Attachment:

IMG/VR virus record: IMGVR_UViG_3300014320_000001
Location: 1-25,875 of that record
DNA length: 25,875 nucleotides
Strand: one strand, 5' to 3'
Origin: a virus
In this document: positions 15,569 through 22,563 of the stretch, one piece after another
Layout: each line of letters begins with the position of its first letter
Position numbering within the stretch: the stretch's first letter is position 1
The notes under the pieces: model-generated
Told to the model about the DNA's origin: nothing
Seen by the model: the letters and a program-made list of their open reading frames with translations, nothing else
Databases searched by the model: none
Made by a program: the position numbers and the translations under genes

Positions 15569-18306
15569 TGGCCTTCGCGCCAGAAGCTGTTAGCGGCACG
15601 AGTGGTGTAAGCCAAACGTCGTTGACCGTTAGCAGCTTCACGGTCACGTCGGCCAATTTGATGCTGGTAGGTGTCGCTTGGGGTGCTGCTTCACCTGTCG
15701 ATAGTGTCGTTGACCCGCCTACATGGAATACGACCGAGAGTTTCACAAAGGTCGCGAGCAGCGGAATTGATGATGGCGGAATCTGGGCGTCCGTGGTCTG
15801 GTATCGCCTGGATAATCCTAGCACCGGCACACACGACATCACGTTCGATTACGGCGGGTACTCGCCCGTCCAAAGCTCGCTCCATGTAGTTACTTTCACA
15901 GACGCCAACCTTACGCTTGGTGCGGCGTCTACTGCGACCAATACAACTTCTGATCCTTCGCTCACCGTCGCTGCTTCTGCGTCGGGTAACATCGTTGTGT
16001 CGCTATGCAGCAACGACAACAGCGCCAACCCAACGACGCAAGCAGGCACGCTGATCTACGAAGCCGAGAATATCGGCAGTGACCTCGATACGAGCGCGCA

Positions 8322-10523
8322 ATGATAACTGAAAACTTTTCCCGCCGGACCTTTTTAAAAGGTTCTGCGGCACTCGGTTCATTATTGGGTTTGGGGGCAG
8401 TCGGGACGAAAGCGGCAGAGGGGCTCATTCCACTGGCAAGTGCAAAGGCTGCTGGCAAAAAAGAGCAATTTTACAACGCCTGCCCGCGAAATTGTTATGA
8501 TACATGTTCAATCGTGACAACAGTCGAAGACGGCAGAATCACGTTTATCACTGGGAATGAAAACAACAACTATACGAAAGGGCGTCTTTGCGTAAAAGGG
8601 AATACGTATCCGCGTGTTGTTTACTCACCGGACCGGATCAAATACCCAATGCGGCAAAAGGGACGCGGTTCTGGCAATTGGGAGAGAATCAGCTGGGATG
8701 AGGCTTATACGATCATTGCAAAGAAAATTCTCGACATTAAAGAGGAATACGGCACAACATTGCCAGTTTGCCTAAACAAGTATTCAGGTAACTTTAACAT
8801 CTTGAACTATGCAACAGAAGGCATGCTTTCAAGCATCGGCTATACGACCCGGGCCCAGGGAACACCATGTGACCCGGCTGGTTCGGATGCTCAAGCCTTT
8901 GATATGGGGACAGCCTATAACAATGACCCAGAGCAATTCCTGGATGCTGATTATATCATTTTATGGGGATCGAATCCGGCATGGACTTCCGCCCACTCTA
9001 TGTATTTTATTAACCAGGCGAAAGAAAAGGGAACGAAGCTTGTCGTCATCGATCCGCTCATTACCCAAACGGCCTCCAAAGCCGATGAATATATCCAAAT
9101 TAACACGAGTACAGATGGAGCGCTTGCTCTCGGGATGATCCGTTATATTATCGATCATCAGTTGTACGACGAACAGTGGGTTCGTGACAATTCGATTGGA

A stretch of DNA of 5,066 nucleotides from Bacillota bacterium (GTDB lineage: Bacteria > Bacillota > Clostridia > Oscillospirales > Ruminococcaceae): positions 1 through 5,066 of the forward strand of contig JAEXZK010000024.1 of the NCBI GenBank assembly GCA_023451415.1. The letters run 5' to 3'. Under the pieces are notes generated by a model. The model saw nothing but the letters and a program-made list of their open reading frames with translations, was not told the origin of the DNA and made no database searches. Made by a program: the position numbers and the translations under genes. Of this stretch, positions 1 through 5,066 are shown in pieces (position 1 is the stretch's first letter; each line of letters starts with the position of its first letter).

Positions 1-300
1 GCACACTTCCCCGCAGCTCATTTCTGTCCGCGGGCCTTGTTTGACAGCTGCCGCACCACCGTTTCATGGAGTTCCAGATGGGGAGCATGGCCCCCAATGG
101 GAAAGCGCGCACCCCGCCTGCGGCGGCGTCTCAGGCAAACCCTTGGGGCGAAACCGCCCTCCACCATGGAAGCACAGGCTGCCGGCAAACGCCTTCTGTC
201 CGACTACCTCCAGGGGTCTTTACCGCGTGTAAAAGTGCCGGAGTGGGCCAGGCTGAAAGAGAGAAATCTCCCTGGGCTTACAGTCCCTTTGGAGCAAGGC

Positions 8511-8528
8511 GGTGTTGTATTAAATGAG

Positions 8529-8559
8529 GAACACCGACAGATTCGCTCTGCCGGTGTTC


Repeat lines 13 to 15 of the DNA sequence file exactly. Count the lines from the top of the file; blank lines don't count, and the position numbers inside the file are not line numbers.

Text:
Made by a program: the position numbers and the translations under genes

Positions 15569-18306
15569 TGGCCTTCGCGCCAGAAGCTGTTAGCGGCACG